"In advance of the 9/11 Memorial Museum opening in 2012, we're proud to have this opportunity to display some of our treasured artifacts across New York State. Authentic objects are crucial to understanding the story of 9/11, from the profound loss to the extraordinary heroism and depths of compassion. These exhibits will be an important learning opportunity for people of all ages, and a fitting tribute to the many who perished at the World Trade Center on that terrible morning ten years ago," noted Alice M. Greenwald, Director of the National September 11 Memorial Museum.
Paula Berry, a 9/11 Memorial Board Member and family member, said, we have an obligation to preserve and share the history of 9/1 with as many people as possible. Our hope is this exhibition will serve as a reminder of what happened that day, a representation of how we came together as a city, state and nation, and a symbol of the love we will always feel for those we lost, including David, my husband."
Tom Roger, father of Jean Roger, killed on September 11, 2001, American Airlines Flight 11 Flight Attendant, also believes the exhibitions will serve as a source of comfort for many.
"The Tenth Anniversary of 9/11 will be a very emotional time for all of us who lost loved ones on that terrible day. The 'New York Remembers' exhibitions will allow many others around the state to join with the thousands of families who were directly affected as we pause and reflect on what was lost and how our world has changed," said Roger.
"Both the educational aspects of the exhibits and the presence of important artifacts from the site will allow people to pay tribute and remember the terrible tragedy of that day in a very personal and real way. I applaud Governor Cuomo and New York State Museum for supporting this effort and hope that people will take advantage of this very special opportunity to bear witness to the events of 9/11 for the time that these exhibits are available."
Salvatore Cassano, Fire Commissioner of the City of New York stated that the exhibitions will be a great tribute to fallen New York City firefighters. "We will never forget the dedication and sacrifice of the 343 FDNY members who gave their lives on September 11, 2001. The incredible artifacts that will go on display as part of 'New York Remembers' also will ensue that the people who live in and visit New York will never forget them, or the close to 3,000 others who were killed on that tragic day. We hope this exhibit will help is all heal as we honor the 10-year-anniversary of the attacks."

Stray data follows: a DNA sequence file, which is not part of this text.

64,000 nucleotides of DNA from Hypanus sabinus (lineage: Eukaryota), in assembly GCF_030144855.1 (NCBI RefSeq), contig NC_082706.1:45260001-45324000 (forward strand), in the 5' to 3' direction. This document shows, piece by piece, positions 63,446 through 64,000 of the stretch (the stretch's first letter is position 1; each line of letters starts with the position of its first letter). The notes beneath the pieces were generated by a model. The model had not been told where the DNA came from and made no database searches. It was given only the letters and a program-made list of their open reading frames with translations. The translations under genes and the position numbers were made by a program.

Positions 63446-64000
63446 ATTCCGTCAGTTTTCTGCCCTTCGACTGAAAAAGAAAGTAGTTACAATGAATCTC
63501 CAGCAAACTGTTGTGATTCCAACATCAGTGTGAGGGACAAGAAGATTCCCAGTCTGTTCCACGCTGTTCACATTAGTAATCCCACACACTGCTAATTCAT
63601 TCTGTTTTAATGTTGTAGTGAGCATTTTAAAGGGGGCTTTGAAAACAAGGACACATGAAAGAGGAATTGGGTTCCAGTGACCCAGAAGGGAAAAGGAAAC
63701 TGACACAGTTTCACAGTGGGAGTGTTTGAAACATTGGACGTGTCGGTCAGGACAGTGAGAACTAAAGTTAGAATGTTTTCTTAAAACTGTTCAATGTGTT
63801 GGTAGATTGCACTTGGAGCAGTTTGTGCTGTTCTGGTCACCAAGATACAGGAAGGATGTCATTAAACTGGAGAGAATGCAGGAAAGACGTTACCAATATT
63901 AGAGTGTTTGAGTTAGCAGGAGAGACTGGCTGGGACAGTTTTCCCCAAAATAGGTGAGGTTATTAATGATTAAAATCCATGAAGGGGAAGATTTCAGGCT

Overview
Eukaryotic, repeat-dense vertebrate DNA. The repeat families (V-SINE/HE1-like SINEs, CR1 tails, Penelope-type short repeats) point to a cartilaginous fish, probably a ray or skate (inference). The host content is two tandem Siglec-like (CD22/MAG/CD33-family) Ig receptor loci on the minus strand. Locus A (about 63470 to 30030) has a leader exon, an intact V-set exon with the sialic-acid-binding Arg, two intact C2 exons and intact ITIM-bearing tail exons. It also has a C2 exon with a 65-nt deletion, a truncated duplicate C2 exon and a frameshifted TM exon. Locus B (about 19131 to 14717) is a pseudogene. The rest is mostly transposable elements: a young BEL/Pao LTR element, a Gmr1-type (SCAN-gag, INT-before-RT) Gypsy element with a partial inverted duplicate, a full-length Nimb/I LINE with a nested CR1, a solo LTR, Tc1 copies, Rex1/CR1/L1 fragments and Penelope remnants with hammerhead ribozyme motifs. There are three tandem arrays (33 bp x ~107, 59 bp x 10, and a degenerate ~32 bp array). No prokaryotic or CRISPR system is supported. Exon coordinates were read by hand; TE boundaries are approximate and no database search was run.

The following comments were also provided regarding the 'New York Remembers' exhibits.
"New York's Finest answered the call of duty, and we will never forget the courageous officers who gave their lives on September 11. The 'New York Remembers' exhibits will help us reflect on that tragic day, remember those who gave their lives, and renew the spirit of unity that helped New York and America through that difficult time." - Patrick J. Lynch, President of the New York City Patrolmen's Benevolent Association, NYPD
"The tragic loss of over 400 first responders during the 9/11 attacks was a gut-wrenching blow felt by all Americans. The FDNY lost a staggering 343 firefighters when the towers collapsed, but over 25,000 civilians were safely evacuated. No one should ever forget what those heroes gave up for our state and country. These exhibitions will honor their sacrifice and keep the memory of them burning bright." - Steve Cassidy, President of the Uniformed Firefighters Association, FDNY
"In the 10 years since the September 11, 2001 terrorist attack on our nation, Port Authority police officers have remained on the front lines, always dedicated, ever vigilant. These police officers are strengthened daily by the memory of the selfless sacrifice of the 37 Port Authority police officers killed in the line of duty that day at the World Trade Center so others may live. With the help of the 'New York Remembers' exhibitions, the actions of these police officers can now be embraced by all New Yorkers. May they never be forgotten." - Paul Nunziato, President of the Port Authority Police Benevolent Association